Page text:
This user experience sets our goal for our SwiftUI CollectionView focus behavior.

Disabling and Enabling Focus

Disabling focus on cell classes directly does not work, but a similar result can be achieved thanks to UICollectionViewDelegate, which provides a dedicated delegate method to decide at any time whether a cell must be focusable or not. We therefore make our Coordinator conform to this protocol and introduce an internal flag to enable or disable focus for all cells when we want:

public struct CollectionView<Section: Hashable, Item: Hashable, Cell: View>: UIViewRepresentable {
    public class Coordinator: NSObject, UICollectionViewDelegate {
        // ...
        fileprivate var isFocusable: Bool = false
        public func collectionView(_ collectionView: UICollectionView, canFocusItemAt indexPath: IndexPath) -> Bool {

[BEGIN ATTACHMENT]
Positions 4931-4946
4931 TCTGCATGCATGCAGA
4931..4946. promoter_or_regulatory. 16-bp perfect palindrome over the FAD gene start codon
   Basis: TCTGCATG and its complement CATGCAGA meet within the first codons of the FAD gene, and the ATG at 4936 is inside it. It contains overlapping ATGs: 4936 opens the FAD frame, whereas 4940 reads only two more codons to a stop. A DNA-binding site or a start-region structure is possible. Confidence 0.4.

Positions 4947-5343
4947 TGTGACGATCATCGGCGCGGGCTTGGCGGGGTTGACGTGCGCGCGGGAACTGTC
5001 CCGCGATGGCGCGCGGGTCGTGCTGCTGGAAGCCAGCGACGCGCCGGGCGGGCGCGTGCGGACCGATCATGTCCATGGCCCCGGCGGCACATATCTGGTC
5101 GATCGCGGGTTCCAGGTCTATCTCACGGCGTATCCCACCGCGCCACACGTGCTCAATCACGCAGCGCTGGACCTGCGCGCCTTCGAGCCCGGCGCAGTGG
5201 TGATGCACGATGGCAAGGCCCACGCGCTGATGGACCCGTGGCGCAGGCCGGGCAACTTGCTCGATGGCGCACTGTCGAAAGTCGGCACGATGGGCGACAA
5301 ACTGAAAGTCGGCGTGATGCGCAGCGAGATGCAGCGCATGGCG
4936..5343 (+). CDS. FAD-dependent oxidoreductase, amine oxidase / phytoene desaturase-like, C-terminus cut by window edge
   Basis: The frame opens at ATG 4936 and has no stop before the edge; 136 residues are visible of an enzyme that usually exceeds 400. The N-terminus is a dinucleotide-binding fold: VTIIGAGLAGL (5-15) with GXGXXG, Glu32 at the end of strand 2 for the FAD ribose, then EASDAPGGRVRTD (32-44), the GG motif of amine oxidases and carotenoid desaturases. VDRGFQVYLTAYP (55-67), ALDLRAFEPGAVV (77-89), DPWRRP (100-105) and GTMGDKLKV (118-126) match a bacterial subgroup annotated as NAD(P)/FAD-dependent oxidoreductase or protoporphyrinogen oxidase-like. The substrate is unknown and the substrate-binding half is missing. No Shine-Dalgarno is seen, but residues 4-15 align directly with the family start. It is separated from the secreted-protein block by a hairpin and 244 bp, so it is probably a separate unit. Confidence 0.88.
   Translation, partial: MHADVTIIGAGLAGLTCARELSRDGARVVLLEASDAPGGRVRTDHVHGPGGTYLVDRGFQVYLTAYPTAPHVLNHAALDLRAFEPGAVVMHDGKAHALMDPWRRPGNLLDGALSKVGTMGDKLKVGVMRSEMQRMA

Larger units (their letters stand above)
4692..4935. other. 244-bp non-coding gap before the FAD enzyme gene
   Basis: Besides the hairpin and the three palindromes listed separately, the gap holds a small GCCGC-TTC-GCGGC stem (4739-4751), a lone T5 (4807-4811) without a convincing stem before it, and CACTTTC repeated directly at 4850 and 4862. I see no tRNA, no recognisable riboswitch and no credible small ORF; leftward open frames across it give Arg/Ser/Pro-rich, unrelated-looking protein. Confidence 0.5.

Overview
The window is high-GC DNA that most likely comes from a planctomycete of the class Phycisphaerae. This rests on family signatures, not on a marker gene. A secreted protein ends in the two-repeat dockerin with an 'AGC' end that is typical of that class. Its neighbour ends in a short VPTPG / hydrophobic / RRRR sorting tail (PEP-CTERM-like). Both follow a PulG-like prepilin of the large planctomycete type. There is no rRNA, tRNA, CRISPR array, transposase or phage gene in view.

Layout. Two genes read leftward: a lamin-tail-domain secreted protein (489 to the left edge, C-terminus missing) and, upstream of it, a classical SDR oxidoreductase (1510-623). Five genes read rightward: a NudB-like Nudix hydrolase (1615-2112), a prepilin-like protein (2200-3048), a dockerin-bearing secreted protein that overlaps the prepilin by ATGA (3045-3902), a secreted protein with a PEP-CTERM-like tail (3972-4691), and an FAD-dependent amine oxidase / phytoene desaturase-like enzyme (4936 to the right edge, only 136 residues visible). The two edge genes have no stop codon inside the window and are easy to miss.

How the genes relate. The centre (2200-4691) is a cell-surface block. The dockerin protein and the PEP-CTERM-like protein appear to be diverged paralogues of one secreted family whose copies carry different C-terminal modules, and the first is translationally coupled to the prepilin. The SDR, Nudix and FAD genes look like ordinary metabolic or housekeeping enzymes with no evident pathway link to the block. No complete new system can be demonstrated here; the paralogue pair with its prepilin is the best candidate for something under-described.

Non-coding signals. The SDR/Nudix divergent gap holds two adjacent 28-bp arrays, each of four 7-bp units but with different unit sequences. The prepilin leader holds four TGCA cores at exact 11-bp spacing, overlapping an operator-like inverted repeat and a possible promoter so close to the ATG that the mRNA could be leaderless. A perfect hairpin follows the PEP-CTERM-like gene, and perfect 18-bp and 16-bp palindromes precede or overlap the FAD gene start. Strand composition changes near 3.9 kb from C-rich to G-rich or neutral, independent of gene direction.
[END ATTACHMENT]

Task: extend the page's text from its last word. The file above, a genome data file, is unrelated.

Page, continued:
return isFocusable

We can now enable UICollectionView cell focus during reloads, letting the collection view correctly follow the currently focused item. The rest of the time cells must not be focusable. We strive to enable focus for as little time as possible, and forcing a focus update before restting the flag to its nominal value is sufficient to achieve proper behavior:

public struct CollectionView<Section: Hashable, Item: Hashable, Cell: View>: UIViewRepresentable {
    private func reloadData(in collectionView: UICollectionView, context: Context, animated: Bool = false) {
        let coordinator = context.coordinator
        coordinator.sectionLayoutProvider = self.sectionLayoutProvider